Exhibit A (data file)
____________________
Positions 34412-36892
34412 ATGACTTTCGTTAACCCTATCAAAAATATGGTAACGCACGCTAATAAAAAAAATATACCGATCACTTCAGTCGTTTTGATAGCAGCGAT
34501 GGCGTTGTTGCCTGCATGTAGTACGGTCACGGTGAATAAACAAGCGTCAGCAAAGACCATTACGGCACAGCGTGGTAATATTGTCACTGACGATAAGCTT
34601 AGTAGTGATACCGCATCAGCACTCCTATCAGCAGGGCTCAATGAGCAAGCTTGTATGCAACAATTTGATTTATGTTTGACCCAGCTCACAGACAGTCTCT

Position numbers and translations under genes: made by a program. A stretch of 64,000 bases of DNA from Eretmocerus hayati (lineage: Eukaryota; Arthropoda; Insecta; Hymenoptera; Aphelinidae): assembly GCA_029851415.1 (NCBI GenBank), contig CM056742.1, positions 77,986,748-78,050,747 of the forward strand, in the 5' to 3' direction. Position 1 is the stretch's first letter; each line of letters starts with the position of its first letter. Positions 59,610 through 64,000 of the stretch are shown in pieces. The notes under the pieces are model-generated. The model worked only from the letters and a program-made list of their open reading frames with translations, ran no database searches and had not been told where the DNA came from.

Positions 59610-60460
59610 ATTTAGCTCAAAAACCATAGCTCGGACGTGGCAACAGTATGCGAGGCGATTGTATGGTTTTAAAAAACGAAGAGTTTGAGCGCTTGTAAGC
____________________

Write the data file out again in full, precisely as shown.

Positions 34412-36892
34412 ATGACTTTCGTTAACCCTATCAAAAATATGGTAACGCACGCTAATAAAAAAAATATACCGATCACTTCAGTCGTTTTGATAGCAGCGAT
34501 GGCGTTGTTGCCTGCATGTAGTACGGTCACGGTGAATAAACAAGCGTCAGCAAAGACCATTACGGCACAGCGTGGTAATATTGTCACTGACGATAAGCTT
34601 AGTAGTGATACCGCATCAGCACTCCTATCAGCAGGGCTCAATGAGCAAGCTTGTATGCAACAATTTGATTTATGTTTGACCCAGCTCACAGACAGTCTCT

Position numbers and translations under genes: made by a program. A stretch of 64,000 bases of DNA from Eretmocerus hayati (lineage: Eukaryota; Arthropoda; Insecta; Hymenoptera; Aphelinidae): assembly GCA_029851415.1 (NCBI GenBank), contig CM056742.1, positions 77,986,748-78,050,747 of the forward strand, in the 5' to 3' direction. Position 1 is the stretch's first letter; each line of letters starts with the position of its first letter. Positions 59,610 through 64,000 of the stretch are shown in pieces. The notes under the pieces are model-generated. The model worked only from the letters and a program-made list of their open reading frames with translations, ran no database searches and had not been told where the DNA came from.

Positions 59610-60460
59610 ATTTAGCTCAAAAACCATAGCTCGGACGTGGCAACAGTATGCGAGGCGATTGTATGGTTTTAAAAAACGAAGAGTTTGAGCGCTTGTAAGC